Black Lives Matter. Support the Equal Justice Initiative.

Return and handle an error

Handling errors is an essential feature of solid code. In this section, you'll add a bit of code to return an error from the greetings module, then handle it in the caller.

  1. In greetings/greetings.go, add the code highlighted below.

    There's no sense sending a greeting back if you don't know who to greet. Return an error to the caller if the name is empty. Copy the following code into greetings.go and save the file.

    package greetings
    import (
    // Hello returns a greeting for the named person.
    func Hello(name string) (string, error) {
        // If no name was given, return an error with a message.
        if name == "" {
            return "", errors.New("empty name")
        // If a name was received, return a value that embeds the name
        // in a greeting message.
        message := fmt.Sprintf("Hi, %v. Welcome!", name)
        return message, nil

    In this code, you:

    • Change the function so that it returns two values: a string and an error. Your caller will check the second value to see if an error occurred. (Any Go function can return multiple values. For more, see Effective Go.)
    • Import the Go standard library errors package so you can use its errors.New function.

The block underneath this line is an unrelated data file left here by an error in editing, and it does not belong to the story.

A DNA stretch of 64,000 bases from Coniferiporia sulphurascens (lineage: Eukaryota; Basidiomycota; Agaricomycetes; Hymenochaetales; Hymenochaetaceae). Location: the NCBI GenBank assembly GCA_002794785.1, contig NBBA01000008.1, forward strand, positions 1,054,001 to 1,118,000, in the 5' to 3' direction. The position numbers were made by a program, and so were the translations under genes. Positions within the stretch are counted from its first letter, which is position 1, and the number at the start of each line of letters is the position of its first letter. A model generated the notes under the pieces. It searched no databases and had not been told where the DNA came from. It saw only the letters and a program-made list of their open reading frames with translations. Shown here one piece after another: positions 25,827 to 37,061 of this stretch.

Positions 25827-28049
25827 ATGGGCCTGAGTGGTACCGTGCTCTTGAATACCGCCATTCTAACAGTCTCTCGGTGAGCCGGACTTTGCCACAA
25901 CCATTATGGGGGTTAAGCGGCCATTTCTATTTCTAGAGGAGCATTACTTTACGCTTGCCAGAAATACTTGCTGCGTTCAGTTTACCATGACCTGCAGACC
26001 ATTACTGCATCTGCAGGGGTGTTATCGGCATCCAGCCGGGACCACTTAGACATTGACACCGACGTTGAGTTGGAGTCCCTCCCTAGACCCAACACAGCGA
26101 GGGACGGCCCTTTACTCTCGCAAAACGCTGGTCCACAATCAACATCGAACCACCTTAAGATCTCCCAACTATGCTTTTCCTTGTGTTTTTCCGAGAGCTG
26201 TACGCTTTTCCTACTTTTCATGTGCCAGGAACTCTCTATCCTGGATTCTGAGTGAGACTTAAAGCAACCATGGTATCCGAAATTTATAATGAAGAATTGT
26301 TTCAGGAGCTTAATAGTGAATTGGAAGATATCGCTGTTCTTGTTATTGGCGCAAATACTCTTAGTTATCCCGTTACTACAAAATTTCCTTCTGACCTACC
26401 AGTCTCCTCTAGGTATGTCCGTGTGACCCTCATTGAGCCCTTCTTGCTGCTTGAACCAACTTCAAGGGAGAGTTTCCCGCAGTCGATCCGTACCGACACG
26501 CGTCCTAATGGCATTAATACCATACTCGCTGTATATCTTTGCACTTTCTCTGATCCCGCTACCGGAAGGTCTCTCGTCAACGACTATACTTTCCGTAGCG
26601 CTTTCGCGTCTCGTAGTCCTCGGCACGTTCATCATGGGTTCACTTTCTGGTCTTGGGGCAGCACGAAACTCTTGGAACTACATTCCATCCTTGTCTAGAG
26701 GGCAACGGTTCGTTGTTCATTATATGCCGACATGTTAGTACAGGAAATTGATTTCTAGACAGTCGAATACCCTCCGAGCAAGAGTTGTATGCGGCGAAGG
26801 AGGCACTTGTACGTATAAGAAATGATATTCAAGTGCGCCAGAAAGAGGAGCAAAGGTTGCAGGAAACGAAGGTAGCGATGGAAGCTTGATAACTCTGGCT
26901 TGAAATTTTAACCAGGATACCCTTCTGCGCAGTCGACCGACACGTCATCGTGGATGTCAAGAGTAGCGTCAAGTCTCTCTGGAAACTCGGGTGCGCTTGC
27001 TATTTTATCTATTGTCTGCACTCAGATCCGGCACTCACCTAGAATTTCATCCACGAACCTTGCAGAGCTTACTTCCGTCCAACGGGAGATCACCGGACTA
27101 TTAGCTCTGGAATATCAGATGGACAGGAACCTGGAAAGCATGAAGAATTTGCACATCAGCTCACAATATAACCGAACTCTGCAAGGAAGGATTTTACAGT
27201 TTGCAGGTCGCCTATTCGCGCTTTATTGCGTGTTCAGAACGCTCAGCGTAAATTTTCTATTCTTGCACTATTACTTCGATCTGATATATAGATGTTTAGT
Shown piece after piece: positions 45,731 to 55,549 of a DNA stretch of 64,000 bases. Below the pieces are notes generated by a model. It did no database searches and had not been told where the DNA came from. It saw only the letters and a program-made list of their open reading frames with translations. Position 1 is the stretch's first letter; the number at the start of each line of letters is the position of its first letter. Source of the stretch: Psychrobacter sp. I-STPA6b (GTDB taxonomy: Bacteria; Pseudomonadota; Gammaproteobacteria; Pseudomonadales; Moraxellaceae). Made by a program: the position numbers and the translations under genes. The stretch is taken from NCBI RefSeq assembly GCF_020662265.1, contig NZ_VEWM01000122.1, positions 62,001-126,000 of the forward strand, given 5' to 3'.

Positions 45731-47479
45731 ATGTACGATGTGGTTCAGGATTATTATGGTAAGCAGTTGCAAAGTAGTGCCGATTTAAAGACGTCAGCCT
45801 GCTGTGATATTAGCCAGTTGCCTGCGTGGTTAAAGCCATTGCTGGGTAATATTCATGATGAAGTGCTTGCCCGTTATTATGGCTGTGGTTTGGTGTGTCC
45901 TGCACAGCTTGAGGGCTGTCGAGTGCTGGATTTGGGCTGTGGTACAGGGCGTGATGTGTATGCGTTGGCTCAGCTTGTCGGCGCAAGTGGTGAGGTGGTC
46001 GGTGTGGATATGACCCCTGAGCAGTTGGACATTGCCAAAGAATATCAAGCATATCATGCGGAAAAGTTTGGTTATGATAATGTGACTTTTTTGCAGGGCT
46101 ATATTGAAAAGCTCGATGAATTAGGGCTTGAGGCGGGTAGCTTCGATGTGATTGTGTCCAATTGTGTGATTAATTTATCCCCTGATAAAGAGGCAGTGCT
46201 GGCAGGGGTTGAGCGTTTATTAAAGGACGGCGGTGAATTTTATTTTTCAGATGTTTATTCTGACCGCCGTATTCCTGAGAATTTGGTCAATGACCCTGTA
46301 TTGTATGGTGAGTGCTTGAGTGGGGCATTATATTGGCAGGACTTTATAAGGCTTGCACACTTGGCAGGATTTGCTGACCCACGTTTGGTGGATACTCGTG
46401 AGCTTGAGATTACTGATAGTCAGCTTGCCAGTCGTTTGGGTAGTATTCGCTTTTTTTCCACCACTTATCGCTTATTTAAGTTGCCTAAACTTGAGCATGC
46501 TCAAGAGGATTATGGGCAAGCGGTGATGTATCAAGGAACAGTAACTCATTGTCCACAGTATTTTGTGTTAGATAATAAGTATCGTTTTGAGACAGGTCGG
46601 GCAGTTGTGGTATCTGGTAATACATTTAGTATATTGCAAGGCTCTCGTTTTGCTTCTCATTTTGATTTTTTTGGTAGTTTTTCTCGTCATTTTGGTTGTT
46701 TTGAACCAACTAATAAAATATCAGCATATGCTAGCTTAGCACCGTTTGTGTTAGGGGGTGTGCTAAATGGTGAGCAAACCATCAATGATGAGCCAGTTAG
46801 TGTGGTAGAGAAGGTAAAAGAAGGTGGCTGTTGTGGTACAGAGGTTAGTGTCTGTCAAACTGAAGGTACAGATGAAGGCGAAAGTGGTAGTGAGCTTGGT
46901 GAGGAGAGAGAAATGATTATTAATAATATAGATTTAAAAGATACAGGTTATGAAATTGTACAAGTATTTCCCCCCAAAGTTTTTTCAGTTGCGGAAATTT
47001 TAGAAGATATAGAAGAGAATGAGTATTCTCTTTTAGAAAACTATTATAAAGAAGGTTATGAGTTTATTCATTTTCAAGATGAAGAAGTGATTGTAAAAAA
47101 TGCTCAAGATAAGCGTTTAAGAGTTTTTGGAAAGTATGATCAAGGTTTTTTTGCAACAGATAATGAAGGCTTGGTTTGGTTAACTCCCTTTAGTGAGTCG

• Add an if statement to check for an invalid request (an empty string where the name should be) and return an error if the request is invalid. The errors.New function returns an error with your message inside.
    • Add nil (meaning no error) as a second value in the successful return. That way, the caller can see that the function succeeded.
  2. In your hello/hello.go file, handle the error now returned by the Hello function, along with the non-error value.

    Paste the following code into hello.go.

    package main
    import (
    func main() {
        // Set properties of the predefined Logger, including
        // the log entry prefix and a flag to disable printing
        // the time, source file, and line number.
        log.SetPrefix("greetings: ")
        // Request a greeting message.
        message, err := greetings.Hello("")
        // If an error was returned, print it to the console and
        // exit the program.
        if err != nil {
        // If no error was returned, print the returned message
        // to the console.

    In this code, you:

    • Configure the log package to print the command name ("greetings: ") at the start of its log messages, without a time stamp or source file information.
    • Assign both of the Hello return values, including the error, to variables.
    • Change the Hello argument from Gladys’s name to an empty string, so you can try out your error-handling code.
    • Look for a non-nil error value. There's no sense continuing in this case.
    • Use the functions in the standard library's log package to output error information. If you get an error, you use the log package's Fatal function to print the error and stop the program.
  3. At the command line in the hello directory, run hello.go to confirm that the code works.

    Now that you're passing in an empty name, you'll get an error.

    $ go run .
    greetings: empty name
    exit status 1

That's common error handling in Go: Return an error as a value so the caller can check for it.

Next, you'll use a Go slice to return a randomly-selected greeting.